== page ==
Okay, so we discussed the woman and the popcorn, so let’s go for another personal experience from this past weekend.
My eleven-year-old son has decided to try his hand at Little League. Saturday was his first game of the season. Now, being that he hasn’t played much baseball in the past (though he did play machine pitch last year) he ended up sitting the bench for a good portion of the game. It’s okay. We knew it was coming. It happens. But the good thing about Little League is that everyone gets to bat at least once, and for my son, he got up to the plate three times throughout the game.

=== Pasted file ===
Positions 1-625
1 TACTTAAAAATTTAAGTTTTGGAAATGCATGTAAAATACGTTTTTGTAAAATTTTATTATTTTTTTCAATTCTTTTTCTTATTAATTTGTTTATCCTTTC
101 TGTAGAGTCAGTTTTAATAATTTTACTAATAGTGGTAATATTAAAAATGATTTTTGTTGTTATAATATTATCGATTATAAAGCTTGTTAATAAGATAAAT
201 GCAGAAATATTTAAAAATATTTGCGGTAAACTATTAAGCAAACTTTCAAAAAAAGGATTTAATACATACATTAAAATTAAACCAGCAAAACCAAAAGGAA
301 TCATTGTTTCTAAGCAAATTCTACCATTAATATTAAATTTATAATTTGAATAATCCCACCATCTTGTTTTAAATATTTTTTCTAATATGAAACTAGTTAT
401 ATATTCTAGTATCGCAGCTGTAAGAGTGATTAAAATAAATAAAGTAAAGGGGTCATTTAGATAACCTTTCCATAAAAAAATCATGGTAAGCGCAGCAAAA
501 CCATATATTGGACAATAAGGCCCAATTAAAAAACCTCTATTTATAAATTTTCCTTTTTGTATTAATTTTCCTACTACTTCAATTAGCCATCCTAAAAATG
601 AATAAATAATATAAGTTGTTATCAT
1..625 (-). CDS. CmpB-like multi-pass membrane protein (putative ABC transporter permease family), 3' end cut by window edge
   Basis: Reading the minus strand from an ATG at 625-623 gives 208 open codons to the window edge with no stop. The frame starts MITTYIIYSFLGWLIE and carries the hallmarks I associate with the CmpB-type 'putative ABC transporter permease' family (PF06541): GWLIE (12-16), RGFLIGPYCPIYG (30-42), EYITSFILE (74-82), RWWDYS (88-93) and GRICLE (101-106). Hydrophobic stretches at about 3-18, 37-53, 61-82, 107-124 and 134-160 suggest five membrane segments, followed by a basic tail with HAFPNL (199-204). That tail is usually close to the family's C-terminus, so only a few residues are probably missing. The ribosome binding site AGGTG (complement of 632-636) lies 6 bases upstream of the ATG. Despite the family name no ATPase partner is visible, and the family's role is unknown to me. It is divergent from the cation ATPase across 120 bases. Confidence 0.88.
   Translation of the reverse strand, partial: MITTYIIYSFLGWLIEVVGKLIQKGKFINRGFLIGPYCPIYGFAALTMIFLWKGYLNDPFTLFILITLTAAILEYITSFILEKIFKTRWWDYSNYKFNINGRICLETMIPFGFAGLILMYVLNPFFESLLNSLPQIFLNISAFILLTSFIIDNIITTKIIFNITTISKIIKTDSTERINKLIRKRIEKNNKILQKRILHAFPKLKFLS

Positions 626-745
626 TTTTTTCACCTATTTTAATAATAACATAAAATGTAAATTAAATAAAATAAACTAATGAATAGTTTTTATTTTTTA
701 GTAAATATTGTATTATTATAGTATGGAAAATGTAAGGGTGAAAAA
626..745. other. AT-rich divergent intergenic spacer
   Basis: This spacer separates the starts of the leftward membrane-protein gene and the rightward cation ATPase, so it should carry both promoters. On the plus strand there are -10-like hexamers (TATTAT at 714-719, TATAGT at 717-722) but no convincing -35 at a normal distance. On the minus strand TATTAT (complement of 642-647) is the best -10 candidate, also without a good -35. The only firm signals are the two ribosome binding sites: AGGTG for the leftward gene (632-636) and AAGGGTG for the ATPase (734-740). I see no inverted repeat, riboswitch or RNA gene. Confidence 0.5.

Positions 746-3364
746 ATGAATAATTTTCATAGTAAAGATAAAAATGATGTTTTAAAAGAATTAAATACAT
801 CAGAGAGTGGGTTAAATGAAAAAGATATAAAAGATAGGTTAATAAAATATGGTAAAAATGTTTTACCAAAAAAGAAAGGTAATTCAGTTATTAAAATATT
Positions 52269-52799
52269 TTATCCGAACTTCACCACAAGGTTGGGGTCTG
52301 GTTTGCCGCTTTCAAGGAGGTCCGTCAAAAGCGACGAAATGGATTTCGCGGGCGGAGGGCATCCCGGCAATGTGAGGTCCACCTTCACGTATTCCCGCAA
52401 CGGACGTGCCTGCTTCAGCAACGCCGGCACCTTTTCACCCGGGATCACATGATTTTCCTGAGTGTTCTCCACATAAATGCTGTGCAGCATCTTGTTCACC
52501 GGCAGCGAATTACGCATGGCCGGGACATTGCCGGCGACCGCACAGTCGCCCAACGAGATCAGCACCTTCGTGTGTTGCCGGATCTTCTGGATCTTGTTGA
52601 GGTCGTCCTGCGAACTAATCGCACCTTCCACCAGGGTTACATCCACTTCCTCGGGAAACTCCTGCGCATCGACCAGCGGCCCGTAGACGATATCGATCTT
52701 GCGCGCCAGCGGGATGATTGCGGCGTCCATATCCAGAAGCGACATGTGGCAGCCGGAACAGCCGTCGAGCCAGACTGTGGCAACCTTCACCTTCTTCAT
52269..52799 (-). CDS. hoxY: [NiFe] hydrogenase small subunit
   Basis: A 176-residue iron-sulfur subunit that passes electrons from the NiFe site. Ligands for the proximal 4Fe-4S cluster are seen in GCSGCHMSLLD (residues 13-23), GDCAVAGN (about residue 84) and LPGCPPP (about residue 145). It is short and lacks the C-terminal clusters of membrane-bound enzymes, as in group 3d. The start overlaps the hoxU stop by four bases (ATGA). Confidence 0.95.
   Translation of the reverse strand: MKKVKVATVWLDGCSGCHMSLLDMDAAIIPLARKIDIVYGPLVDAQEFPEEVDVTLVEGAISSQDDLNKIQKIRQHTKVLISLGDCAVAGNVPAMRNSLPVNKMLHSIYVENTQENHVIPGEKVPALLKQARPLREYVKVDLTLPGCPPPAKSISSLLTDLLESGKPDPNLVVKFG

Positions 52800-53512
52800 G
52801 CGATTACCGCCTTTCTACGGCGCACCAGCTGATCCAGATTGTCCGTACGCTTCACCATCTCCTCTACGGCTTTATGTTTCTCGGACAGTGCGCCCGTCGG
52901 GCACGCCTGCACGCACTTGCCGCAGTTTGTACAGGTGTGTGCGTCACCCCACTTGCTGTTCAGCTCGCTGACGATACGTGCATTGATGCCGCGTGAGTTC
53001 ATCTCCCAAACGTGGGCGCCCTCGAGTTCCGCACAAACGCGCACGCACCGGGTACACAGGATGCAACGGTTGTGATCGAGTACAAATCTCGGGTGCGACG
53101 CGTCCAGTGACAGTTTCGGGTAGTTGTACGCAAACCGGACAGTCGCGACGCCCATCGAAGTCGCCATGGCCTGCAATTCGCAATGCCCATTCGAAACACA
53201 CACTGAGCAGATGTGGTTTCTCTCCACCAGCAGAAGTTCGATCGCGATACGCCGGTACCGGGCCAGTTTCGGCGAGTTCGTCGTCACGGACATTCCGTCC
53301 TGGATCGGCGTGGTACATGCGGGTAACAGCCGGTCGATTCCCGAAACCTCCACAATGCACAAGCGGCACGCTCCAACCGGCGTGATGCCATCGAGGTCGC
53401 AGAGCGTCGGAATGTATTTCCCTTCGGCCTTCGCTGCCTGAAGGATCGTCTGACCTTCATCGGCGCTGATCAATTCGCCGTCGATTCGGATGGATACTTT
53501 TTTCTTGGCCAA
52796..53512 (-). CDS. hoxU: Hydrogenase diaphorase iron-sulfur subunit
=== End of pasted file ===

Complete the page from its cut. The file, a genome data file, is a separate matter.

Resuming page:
Two strike-outs later, during the last inning, last ups, a tied score, and one runner on third, my boy steps up to the plate. Strikes once, strikes twice, then hits the ball and—surprised—runs and ends up on first. Then stands, shocked, as everyone in the stands screams and cheers, then the team swarms him with high fives and hugs and happiness.
His hit sent the other runner home, scoring the winning point. The game was officially over. Half an hour later, his FB status update told the world about his amazing hit, and he truly felt like the king of the world.
So. In this instance, are our experiences what make us who we are? Or does who we are define how we experience the important moments?